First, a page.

Review: The Juniper Tree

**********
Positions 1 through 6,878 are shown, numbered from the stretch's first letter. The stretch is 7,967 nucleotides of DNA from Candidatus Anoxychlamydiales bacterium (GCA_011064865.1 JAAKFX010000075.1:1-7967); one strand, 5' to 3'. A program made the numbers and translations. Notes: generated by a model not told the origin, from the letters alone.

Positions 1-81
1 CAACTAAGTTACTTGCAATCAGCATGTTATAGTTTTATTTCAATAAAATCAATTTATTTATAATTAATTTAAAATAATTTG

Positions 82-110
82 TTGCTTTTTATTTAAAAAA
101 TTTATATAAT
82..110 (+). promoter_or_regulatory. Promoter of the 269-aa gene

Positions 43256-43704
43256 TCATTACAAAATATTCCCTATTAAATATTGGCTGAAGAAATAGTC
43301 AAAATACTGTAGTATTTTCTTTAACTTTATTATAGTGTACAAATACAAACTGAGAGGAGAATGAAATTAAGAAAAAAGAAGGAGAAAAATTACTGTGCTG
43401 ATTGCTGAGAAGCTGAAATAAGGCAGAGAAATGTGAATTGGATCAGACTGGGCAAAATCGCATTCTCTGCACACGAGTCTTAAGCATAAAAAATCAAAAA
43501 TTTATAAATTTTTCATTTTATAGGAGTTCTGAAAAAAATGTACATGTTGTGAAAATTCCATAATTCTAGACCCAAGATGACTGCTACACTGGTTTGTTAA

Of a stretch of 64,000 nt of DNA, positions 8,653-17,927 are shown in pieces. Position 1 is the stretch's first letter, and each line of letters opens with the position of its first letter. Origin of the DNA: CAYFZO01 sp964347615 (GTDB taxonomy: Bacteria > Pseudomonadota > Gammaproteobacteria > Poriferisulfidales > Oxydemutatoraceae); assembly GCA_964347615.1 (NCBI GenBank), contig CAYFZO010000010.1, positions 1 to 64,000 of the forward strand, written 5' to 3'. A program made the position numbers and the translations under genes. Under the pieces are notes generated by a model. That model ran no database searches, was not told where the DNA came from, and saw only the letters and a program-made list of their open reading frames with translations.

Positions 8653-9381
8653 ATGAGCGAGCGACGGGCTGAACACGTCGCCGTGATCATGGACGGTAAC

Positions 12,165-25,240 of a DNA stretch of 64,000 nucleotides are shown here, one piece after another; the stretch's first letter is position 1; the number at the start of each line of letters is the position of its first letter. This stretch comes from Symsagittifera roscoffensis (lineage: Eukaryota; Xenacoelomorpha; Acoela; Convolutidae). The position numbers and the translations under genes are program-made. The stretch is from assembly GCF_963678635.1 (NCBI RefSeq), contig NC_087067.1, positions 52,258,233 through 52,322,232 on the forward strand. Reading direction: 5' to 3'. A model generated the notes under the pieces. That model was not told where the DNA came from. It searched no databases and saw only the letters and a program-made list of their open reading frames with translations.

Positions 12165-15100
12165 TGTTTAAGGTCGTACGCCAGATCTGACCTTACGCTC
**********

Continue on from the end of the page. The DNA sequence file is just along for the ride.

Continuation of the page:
Went to Metrograph to catch a screening of The Juniper Tree (a.k.a. the big screen debut of a pre-Sugarcubes Björk). This is one of those charmingly simple, low-key period dramas (see also: Rashomon, The Seventh Seal, Sauna, The Witch); director Nietzchka Keene makes the most of her limited budget by forgoing the lavish costumes and elaborate sets you’d expect to find in a work of medieval fantasy, instead emphasizing characterization and theme. Which isn’t to say that the film lacks breathtaking imagery: the camera drinks in the vast, expansive sprawl of the Icelandic countryside, making it appear harsh, barren, and hostile—an external representation of the desperation of its protagonists, a pair of orphaned witches attempting to escape religious persecution. The monochromatic cinematography and somewhat languid pace create a surreal, hypnotic, dreamlike atmosphere that perfectly fits the bleak tone of the Brothers Grimm-inspired story. All in all, it’s a genuine art house gem, and I hope that this new restoration earns it the recognition it so richly deserves.

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